Max Verstappen, Mexican GP 2022
© Red Bull
The very public collapse of cryptocurrency exchange and crypto hedge fund FTX highlighted the volatility of this new kind of product, and has led quite a few investors to get out of it to go back to putting their money in more traditional markets, like real estate.
For Formula One, though, the massive crash of a company that was sponsoring Mercedes was the first warning it could be dangerous to depend too much on the crypto market and, therefore, it was not a surprise Ferrari suspended its deal with blockchain company Velas, before confirming today that, “unfortunately, the agreement with Velas has been terminated early by us.”
Even before that, the sponsorship deal between Red Bull and blockchain company Tezos was not renewed for this year, but the deal with crypto exchange company Bybit seems to remain in place for 2023.
But the three top teams weren’t the only ones relying more heavily on this new market to get sponsorship, as in 2022 only Haas and Williams failed to get some money from it.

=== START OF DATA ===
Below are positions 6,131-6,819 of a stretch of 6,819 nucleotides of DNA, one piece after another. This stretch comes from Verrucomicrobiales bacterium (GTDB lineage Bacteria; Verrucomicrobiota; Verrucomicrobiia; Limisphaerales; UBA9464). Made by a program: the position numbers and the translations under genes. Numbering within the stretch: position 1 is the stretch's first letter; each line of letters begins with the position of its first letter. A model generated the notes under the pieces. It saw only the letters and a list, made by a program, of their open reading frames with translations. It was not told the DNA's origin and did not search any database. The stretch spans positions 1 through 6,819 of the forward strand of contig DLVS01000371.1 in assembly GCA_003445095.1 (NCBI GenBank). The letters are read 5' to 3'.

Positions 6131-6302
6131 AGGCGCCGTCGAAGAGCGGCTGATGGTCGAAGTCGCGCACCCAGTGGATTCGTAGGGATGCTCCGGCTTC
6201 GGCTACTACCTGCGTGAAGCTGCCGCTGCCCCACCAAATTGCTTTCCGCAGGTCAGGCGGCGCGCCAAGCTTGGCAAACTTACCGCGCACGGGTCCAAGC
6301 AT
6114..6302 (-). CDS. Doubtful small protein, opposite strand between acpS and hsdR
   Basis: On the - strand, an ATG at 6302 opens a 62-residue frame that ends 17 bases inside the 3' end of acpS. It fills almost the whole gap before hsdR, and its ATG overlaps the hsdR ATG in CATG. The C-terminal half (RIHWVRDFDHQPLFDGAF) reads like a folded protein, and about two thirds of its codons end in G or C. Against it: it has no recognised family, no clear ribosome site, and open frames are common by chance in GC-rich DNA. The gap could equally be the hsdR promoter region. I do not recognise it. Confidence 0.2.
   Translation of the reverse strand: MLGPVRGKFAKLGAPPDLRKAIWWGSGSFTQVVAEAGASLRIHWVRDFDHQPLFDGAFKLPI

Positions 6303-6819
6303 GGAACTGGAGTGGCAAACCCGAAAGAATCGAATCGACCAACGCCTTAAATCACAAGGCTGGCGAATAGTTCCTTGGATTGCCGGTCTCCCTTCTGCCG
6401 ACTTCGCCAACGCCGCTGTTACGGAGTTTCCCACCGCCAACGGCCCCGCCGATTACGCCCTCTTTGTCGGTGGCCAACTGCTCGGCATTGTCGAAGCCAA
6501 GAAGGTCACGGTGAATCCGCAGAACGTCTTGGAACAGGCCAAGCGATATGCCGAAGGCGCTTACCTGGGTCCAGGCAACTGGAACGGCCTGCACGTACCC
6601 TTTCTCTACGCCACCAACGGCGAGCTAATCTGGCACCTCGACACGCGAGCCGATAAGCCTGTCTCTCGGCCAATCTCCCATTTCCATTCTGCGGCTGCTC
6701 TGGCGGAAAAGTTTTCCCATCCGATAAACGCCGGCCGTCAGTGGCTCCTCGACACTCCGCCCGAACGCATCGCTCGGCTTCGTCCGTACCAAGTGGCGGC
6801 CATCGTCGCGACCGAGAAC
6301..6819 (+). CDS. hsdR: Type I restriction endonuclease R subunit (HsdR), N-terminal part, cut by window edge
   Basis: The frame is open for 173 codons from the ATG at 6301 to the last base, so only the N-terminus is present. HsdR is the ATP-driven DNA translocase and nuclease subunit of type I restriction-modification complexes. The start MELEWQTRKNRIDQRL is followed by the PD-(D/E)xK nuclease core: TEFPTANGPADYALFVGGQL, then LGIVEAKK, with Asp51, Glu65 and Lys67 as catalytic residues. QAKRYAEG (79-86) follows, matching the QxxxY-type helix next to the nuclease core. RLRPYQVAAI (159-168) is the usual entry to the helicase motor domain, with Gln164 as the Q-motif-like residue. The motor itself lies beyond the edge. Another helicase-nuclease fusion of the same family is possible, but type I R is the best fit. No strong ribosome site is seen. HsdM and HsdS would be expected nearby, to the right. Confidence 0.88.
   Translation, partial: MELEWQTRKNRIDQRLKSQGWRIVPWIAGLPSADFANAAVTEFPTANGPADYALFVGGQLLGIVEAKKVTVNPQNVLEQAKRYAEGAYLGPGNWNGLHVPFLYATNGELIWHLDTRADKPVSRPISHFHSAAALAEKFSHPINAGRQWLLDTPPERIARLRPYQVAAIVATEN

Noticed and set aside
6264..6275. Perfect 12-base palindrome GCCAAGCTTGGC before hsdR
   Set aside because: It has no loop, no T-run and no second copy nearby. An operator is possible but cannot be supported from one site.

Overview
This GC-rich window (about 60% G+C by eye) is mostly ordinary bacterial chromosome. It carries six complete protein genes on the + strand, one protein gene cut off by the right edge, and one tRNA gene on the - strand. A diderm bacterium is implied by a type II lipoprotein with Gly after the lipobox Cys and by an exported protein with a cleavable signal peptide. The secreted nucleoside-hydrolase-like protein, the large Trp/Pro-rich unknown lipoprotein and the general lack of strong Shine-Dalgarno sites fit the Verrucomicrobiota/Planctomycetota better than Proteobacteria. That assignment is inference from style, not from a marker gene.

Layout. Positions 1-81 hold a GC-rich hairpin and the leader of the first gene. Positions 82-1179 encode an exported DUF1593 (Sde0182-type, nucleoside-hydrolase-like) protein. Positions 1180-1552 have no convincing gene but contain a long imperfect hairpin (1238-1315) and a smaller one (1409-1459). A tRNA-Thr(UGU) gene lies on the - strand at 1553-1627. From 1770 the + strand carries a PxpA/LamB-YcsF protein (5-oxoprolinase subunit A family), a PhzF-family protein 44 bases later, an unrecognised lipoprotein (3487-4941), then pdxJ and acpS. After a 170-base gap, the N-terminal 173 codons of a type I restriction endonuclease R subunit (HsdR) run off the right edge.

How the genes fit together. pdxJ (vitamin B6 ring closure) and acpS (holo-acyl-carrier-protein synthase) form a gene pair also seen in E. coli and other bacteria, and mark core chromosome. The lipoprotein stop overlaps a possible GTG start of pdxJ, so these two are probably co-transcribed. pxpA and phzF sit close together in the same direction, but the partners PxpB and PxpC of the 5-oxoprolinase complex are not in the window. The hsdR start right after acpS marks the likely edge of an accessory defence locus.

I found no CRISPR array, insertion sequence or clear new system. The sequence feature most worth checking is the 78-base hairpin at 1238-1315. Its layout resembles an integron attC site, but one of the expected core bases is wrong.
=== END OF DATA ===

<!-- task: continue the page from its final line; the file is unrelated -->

Alpine has a deal in place with Binance, McLaren is now the sole team sponsored by Tezos, Alfa Romeo Sauber has renewed the partnership with Floki, and Aston Martin shares with Formula 1 a deal with Crypto.com, but it’s not certain the partnership between AlphaTauri and Fantom will be extended for the coming season.
With eight out of ten teams collecting money from a market that now looks quite unstable, there are some concerns that further bankruptcies, like that one we saw with FTX, believed to have lost in excess of eight billion dollars, could spread around the market and leave a sizeable hole in some team’s finances.
Even Formula 1 may not be immune to this situation, given Crypto.com has become one of its biggest sponsors recently, so the virtual paddock is nervously checking the situation in the cryptocurrency market and hoping the crisis started by FTX won’t spread across the board.